Elizabethtown Last month, Essex County Public Transportation Director Nancy Dougal was asked to re-evaluate a proposal that would cost the county around $69,000.
On Sept. 17, Dougal came back having successfully cut that number to $198.
With that, the Finance, Tax Reduction and Mandate Relief Committee passed a resolution to accept 5311 federal and state funding for $215,500 that would include purchase of one trolley and bus for the village of Lake Placid, along with bus stop shelters and bus stop signs.
“We had the mayor of Lake Placid here at our last public transportation meeting and they are interested in picking up the 10 percent shared costs for the trolley, the bus, the shelters and the signage for their village, which left just the 10 percent for the signage for the rest of the county,” Elizabethtown Supervisor Margaret Bartley said. “I am very pleased that we got the out-of-pocket spending down for the county.”
Dougal said that the county and the Olympic Regional Development Authority, who was also seeking a new ski bus, will continue as is until a new round of funding in 2013.
“ORDA runs on a different year then we do, so they have not planned for these purchases even though they requested that they be included,” she said. “We will run with what we had last year.”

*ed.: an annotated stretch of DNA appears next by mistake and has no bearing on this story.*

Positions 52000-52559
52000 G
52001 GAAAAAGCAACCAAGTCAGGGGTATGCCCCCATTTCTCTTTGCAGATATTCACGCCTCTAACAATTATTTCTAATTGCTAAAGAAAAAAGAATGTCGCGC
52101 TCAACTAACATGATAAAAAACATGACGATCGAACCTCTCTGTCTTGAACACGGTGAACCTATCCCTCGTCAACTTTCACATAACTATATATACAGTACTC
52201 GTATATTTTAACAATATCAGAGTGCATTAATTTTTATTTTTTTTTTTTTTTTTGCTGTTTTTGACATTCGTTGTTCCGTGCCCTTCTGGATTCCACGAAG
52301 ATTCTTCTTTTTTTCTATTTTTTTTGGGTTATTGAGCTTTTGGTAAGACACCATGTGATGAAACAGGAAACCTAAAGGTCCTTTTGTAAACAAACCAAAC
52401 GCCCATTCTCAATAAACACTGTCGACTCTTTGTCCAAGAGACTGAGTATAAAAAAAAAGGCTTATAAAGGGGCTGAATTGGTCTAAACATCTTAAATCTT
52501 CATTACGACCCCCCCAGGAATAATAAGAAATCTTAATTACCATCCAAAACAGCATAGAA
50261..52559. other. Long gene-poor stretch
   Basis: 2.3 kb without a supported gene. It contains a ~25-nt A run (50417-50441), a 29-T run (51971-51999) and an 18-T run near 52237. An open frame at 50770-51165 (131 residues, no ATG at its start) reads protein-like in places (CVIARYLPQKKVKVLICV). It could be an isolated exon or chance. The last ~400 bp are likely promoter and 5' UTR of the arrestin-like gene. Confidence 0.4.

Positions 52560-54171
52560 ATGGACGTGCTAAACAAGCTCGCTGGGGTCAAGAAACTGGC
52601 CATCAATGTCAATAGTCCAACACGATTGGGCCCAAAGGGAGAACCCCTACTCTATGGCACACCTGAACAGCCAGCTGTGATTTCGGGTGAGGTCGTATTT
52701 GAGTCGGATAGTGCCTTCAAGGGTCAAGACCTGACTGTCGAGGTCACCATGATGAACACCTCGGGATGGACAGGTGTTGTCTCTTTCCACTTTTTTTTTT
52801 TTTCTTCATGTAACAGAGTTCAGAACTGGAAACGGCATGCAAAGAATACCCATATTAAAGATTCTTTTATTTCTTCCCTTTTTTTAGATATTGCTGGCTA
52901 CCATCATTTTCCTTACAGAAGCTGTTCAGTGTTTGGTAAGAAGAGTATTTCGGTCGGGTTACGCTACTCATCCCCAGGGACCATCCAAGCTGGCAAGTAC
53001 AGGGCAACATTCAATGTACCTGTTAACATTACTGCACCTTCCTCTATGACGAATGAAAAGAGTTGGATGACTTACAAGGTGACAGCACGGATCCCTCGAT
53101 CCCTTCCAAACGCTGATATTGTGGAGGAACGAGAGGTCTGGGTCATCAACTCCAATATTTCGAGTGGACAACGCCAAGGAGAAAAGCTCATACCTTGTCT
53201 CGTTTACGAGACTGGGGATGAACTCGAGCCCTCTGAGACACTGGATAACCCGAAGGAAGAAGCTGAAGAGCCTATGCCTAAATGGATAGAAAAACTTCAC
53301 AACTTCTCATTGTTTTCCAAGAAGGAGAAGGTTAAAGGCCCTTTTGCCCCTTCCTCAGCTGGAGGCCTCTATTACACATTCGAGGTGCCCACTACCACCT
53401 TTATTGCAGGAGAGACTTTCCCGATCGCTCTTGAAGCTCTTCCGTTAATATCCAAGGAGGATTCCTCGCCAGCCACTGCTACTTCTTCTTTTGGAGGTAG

The committee also turned over one of the old buses in the fleet to the town of Keene.
“It came from the recommendation of the New York State Department of Transportation,” Keene Supervisor Bill Ferebee said.
Ferebee said that with the bus under town control, it would no longer fall under the regulations of the federal and state grant programs, meaning the town could run it more miles and for different purposes than the county.
“It falls out of the federal requirements,” he said. “The town can use it for anything we want to use it for. If there is a wedding in town that wants to rent out a bus, we can do that. We can transport seniors to events and do other things with it.”
Ferebee said that the town will still make sure that the bus is taken care of for safe operation, but will not have to follow the DOT regulations for a county bus.
“We will try to follow those standards, but this allows us to put more miles on the bus and use it for more purposes,” he said.